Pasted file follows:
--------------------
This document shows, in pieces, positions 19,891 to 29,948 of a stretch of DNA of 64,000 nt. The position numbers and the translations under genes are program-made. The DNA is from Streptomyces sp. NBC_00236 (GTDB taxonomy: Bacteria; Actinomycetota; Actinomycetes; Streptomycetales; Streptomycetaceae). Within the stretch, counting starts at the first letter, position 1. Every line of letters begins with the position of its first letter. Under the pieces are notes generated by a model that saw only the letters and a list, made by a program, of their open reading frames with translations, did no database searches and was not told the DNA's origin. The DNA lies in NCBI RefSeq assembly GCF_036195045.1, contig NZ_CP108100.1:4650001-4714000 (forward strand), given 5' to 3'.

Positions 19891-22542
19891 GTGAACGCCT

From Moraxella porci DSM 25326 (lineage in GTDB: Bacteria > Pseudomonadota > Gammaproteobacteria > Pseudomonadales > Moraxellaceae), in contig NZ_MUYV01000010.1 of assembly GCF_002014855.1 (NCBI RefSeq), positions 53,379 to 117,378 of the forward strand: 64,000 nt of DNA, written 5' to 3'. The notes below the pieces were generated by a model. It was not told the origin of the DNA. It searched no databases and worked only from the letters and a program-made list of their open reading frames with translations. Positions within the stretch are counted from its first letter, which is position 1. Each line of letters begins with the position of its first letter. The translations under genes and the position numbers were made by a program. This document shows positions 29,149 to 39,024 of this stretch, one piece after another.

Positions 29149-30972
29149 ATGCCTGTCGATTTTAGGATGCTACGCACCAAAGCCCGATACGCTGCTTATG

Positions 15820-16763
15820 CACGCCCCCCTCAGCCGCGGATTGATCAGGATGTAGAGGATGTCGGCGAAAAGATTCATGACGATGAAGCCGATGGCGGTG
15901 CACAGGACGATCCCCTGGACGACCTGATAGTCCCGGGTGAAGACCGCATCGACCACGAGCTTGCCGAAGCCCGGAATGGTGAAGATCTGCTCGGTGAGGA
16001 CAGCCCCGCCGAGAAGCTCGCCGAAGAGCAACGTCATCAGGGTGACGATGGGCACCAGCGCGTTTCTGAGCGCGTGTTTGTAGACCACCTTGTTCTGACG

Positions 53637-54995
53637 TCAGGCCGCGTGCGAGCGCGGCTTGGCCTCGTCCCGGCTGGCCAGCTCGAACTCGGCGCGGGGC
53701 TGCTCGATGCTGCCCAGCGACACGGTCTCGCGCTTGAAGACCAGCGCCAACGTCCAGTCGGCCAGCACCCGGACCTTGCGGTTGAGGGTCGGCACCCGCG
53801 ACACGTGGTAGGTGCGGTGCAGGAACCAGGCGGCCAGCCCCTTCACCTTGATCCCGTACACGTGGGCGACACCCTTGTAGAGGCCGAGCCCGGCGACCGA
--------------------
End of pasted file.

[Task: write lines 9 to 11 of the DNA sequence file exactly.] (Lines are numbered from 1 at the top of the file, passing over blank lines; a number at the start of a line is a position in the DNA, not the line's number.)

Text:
15901 CACAGGACGATCCCCTGGACGACCTGATAGTCCCGGGTGAAGACCGCATCGACCACGAGCTTGCCGAAGCCCGGAATGGTGAAGATCTGCTCGGTGAGGA
16001 CAGCCCCGCCGAGAAGCTCGCCGAAGAGCAACGTCATCAGGGTGACGATGGGCACCAGCGCGTTTCTGAGCGCGTGTTTGTAGACCACCTTGTTCTGACG

Positions 53637-54995